After a short and fitful sleep, we went down to the desk to find out when we would be leaving New York. The plane had been fixed, but there was no fresh crew available to fly it. We would have to wait until the crew had had their mandatory rest. We would be leaving about 7:00 p.m. We had a couple meals at the airline’s expense, but thought more about the concert we were missing in London and about how we were going to miss going to the Metropolitan Tabernacle for church on Sunday morning. We could not even take a good nap since we had to check out of the hotel long before we were scheduled to go to the airport.

It was nearly dark before we boarded the shuttle bus. We were sitting just behind the driver who had a terrible cough. He kept swigging from a paper cup that sat on a shelf at his left elbow. I wished he would pay more attention to the road and less attention to his drink. He was going too fast around some of the curves and nearly sideswiped a couple motorists.

“This cough is just terrible! If it wasn’t for my home remedy here, I’d be home in bed. It’s cognac and Ni-quill. Great stuff!”

All I could think was, “I’m going to die before I ever get off the ground!”

We finally made it to the airport and to our gate. We were checked in again based on our old ticket information, which meant we were in the same row in the back with the same sights we didn’t want to see and smells we didn’t want to smell. We hoped the fuel sensor had gotten more attention in the past 24 hours than the econo-cabin had gotten. We also hoped there would be no more delays since word came down that a blizzard was on its way east and Chicago O’Hare was already closed because of it.

The next 12 days in England and Scotland were wonderful in the main. Seventeen years later I can still recount the details of our itinerary, including the good, the bad, and the bumpy. When we got home, we decided to let British Airways know that when people would ask, “So you had a good flight?”, we would have to say, “Well, actually…”

I suggested that we ask for a credit voucher to cover our losses in London. The airline very generously gave us refunds and vouchers so that the next year we were able to fly across the pond for a mere $75.00. It was the beginning of a decades long adventure full of exciting places and wonderful people. Yes, we have had a good journey.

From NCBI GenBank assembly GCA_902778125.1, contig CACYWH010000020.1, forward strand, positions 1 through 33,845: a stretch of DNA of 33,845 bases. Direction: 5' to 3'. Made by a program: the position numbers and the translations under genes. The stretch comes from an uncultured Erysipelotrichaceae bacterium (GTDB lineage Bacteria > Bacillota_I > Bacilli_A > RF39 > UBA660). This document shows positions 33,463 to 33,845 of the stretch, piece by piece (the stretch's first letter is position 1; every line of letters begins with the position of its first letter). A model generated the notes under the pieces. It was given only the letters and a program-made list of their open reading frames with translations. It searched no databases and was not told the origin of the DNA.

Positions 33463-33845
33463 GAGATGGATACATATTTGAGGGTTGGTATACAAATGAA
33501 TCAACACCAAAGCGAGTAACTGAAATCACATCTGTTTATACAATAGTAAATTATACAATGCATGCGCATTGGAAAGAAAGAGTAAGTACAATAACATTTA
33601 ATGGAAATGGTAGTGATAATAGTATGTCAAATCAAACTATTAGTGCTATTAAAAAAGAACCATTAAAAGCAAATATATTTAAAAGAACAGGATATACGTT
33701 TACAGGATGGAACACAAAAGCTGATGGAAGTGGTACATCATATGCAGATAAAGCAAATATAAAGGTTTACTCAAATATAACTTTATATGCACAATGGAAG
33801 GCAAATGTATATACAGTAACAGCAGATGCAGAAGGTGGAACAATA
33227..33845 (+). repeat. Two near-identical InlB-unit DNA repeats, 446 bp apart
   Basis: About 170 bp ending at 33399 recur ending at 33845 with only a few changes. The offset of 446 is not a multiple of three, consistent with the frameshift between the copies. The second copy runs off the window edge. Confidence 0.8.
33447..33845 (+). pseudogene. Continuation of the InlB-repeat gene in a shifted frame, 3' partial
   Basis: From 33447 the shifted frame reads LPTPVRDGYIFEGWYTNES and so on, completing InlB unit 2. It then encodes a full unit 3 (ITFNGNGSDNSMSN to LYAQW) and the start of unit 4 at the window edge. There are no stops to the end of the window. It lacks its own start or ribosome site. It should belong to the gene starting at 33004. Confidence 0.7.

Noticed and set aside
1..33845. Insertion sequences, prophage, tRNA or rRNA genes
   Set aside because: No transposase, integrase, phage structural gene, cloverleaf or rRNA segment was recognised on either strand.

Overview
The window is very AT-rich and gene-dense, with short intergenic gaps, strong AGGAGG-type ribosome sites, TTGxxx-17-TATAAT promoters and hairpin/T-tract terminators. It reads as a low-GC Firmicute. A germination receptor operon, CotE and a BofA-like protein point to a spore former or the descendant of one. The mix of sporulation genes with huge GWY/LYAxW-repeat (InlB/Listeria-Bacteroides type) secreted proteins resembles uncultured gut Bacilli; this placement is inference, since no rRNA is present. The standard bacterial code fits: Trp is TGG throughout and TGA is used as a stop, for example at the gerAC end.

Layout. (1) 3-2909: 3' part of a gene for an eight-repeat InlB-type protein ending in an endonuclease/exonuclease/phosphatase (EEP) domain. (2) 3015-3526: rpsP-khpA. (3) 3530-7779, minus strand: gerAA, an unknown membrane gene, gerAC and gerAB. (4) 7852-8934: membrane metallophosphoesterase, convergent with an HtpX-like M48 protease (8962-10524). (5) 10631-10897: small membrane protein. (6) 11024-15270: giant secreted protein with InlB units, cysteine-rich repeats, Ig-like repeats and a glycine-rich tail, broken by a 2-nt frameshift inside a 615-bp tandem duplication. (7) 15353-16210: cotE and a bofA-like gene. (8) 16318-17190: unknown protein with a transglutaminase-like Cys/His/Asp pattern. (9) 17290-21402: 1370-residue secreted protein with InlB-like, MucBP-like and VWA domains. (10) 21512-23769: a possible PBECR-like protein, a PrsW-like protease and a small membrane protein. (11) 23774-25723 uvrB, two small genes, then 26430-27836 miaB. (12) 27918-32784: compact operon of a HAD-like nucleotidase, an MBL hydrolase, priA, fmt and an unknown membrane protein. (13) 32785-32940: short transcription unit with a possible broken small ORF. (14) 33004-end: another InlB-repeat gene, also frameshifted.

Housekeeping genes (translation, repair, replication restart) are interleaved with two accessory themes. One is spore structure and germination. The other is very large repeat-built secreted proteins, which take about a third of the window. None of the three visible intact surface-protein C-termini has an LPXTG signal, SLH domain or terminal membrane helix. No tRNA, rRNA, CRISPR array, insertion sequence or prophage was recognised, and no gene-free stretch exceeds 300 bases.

Ebenezer Scrooge: My Funny Valentine

Posted By on March 18, 2017

By Teri Ong

My husband and I are on a two-day Valentine retreat. He saw some cut white roses and a pot of live red roses and couldn’t decide which to get me, so he got both! While he was at the store getting flowers, the checkout person wanted to know if he was playing the mega-million supermarket game, and if he wanted pieces. This led to our discussion of what we really want from a retail store– the lowest prices without a percentage of OUR money going to prize pay outs.

This thought led to evaluating the common practice of asking customers to “round up” to the nearest dollar for the charity du jour. This takes extra time at the checkout and lays a guilt trip on you if you are too stingy to give fifty-nine cents to medical research or needy children. [thought– does that count as a “micro-aggression”?] Then, within minutes of that conversation, I was reading a feature in a magazine about a woman with a boutique that is part of the “shopping without guilt” movement. When you buy things at her store, you get upscale one-of-a-kind items, AND you “do good” because she donates 7% of her profit to a variety of charities.